Tuesday, December 4, 2012

Mexico's Symbolic Colors

In Mexico City drivers are aware of the color of the sticker on their car’s rear window. It’s the color assigned to the last digit on their license plates, one of five colors identifying which weekday their car is not to be driven in the city. Morning newscasters make mention of it much like the weather is reported in northern countries. This is just one of many ways, some subtle and some bold, that colors take on significance in Mexico.

The color of the trim in a metro (subway) station is understood by all passengers.  Each metro line has a designated color as well as a number.  Each station has a logo that alludes to the name of the station.  With twelve lines crisscrossing the city, color changes can get pretty subtle.  There is green, olive green, and chartreuse.  There is yellow and there is gold.  Nevertheless, using colors makes it easy for illiterate people to ride the metro -- they follow a color and watch for the picture that identifies their stop.  A station with two colors in its emblem identifies it as a transfer station.  There are some stations where three lines converge, with three colors in their emblems.

Intrestingly neither black nor white are used to identify metro lines.  Perhaps because black is identified with death and white is hard to keep clean.

The most frequently seen colors in workers' or union marches are red and black -- the colors of the working class.  A red and black flag draped across the entrance to a workplace indicates that its workers are on strike.  When Mexicans see television coverage of striking workers in the U.S., walking endlessly to nowhere on a picket line, they wonder why their northern counterparts don't just put up a red and black flag and take a well deserved vacation. 

In the United States, both major parties freely use the colors of the flag for political purposes. We see red, white and blue donkeys as well as elephants. Since the 2000 elections, states and counties voting Republican have been shown as red with Democratic places shown in blue. This seems strange to me since red is the only color that has had a longstanding political connotation in the U.S, with "Reds" meaning Communists.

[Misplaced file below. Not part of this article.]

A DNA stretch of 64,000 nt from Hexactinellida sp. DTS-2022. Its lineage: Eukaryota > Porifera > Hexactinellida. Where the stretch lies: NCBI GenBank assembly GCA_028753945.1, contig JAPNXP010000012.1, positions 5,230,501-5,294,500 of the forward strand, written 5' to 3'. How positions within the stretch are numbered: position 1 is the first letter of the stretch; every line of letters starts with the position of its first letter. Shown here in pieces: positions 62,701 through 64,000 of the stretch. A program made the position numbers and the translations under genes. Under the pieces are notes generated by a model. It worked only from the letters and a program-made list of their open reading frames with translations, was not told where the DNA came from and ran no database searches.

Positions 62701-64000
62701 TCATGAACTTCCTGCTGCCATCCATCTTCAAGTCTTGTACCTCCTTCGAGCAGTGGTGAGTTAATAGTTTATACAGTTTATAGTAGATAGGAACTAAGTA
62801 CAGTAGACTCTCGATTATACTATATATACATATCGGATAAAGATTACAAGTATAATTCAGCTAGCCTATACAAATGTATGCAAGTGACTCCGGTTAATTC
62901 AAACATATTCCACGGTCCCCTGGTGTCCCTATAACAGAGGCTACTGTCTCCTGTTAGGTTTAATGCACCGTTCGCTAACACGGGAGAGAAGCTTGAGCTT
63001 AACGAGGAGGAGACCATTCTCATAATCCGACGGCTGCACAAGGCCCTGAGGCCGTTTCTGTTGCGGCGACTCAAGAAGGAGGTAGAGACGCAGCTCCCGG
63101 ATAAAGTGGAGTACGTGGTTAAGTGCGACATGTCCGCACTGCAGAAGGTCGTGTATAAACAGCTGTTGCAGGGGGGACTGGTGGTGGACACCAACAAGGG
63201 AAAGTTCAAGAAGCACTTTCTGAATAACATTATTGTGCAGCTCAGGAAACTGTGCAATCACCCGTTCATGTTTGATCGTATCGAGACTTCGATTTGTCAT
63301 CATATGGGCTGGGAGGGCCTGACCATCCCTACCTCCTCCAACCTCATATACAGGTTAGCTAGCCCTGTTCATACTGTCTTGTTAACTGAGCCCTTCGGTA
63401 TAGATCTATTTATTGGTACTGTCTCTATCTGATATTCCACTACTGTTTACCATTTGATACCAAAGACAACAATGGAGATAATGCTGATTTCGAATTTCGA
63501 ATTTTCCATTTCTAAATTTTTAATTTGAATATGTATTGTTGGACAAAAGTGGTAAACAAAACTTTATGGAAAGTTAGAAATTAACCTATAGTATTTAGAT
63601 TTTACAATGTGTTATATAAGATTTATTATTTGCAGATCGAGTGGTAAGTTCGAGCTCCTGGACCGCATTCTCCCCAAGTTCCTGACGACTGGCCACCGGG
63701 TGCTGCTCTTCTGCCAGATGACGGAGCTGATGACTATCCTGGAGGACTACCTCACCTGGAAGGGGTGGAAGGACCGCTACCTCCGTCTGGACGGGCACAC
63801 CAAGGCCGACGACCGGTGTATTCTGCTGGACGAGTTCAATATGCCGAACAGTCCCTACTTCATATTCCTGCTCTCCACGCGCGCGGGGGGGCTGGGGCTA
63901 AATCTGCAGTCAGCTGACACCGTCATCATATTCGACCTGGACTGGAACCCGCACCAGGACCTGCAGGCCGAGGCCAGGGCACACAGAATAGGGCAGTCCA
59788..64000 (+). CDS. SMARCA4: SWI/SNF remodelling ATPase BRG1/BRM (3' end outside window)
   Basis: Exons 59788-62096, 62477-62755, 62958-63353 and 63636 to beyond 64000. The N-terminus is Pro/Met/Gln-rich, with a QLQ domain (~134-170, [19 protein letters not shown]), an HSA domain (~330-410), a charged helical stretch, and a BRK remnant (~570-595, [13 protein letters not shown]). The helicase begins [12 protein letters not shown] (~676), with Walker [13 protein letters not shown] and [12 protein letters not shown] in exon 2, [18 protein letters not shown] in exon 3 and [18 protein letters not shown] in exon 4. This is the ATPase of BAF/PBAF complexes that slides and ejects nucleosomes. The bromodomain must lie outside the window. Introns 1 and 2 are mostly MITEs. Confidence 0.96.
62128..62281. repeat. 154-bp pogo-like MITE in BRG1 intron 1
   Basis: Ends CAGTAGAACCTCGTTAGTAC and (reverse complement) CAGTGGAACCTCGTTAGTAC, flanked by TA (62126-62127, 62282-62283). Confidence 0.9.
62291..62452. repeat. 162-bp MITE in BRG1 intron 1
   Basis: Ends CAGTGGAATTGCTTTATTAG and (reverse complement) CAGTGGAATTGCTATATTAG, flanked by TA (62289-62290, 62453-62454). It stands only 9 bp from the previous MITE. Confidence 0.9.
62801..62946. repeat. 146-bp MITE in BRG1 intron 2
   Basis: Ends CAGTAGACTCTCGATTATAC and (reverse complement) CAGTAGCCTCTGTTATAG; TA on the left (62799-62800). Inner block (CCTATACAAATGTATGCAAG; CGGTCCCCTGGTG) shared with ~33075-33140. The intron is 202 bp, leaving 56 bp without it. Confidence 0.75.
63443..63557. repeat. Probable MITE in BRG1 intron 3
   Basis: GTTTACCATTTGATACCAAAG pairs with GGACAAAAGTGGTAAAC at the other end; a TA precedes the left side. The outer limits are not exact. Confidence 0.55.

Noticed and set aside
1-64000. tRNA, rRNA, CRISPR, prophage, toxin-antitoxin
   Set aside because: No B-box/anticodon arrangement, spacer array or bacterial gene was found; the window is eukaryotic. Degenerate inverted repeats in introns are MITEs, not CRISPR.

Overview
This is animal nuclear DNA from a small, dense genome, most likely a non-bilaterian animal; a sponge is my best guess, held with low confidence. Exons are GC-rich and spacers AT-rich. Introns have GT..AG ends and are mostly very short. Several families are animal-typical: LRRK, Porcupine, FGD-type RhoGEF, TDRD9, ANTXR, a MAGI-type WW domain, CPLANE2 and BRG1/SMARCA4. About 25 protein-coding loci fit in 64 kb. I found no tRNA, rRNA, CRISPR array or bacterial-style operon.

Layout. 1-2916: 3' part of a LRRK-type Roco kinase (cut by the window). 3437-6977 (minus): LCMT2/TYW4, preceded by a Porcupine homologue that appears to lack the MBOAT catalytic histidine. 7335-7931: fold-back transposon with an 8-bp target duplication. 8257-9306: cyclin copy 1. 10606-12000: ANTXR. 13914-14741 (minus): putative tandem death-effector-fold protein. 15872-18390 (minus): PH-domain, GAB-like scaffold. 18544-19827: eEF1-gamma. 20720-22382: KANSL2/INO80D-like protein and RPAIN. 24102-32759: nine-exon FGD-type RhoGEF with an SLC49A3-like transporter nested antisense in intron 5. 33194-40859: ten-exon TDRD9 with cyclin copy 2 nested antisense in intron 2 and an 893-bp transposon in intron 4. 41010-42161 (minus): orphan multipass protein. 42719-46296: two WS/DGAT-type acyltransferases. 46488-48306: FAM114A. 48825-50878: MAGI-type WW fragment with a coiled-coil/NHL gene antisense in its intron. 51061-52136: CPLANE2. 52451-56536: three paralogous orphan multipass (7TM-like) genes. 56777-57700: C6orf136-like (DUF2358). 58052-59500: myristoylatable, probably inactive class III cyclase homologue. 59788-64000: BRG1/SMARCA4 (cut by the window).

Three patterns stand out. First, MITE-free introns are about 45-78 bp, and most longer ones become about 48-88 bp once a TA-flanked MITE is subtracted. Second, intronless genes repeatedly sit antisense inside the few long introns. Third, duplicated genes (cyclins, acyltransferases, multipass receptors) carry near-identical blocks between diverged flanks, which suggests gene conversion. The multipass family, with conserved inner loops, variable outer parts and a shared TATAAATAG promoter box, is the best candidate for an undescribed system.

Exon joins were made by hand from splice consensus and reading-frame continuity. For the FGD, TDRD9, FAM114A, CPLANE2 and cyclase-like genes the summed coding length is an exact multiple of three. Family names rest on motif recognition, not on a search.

In Mexico no party is allowed to use the colors of the flag in its emblem.  Each has its own distinctive colors. Frequently the parties are referred to by their colors rather than their name.  The PAN party, closely identified with the Catholic Church, uses the colors of the Virgin Mary's white dress and blue cape. It is referred to as the "albiazul" (blue dawn) party.  At first glance the PRI might seem to be using the colors of the flag. Close inspection of its emblem will show that it is red and green with no color in the center.  Nevertheless it is frequently refered to as the tri-color party.  The PRD's emblem is a yellow square with a black design similar to an asterisk in the center, leading it to be called the party of the Aztec sun.  That association with an Indigenous nation leads to the different factions within the party being referred to as "tribus" or tribes.  The only party with a color in its name is the PVEM, Mexican Green Ecological Party, the “partido verde”. Not surprisingly it's color is green.

Red and yellow belong to the Partido del Trabajo (the Worker Party or Labor Party). Orange belongs to the Movimiento Ciudadano (Citizens' Movement). Partido Nueva Alianza's (New Alliance Party) emblem is a white swirl in a chartreuse square. 

With that mind, you can quickly determine which party holds the municipal presidency or governorship when you enter a Mexican municipality or state. Look at the railings on bridges, the overpasses, or really any public works. The color they are painted will tell you the answer.

The hundreds of men attending last Saturday's presidential inauguration in the Chamber of Deputies and the National Palace appeared to be in identical dark suits. A few women in bright colored dresses were interspersed. A closer look, however, revealed each man with a colored tie and each woman with a colored shawl or scarf. You guessed it—the color symbolized their party affiliation. The PRI wore red, the PAN wore blue, the PRD yellow, PVEM green, PT red and yellow, Movimiento Ciudadano orange, and Nueva Alianza chartreuse.  Enrique Peña Nieto, who assumed the presidency that day, wore an elegant grey tie. He is the president of all Mexicans.

U.S. Vice President Joe Biden and Felipe, Prince of Asturias sat next to each other at the National Palace, obviously enjoying each other's company. Prince Felipe wore the color blue of the flag of Asturias.  Did Joe Biden decide to follow along and use the color -- blue -- that US television has assigned to his party?

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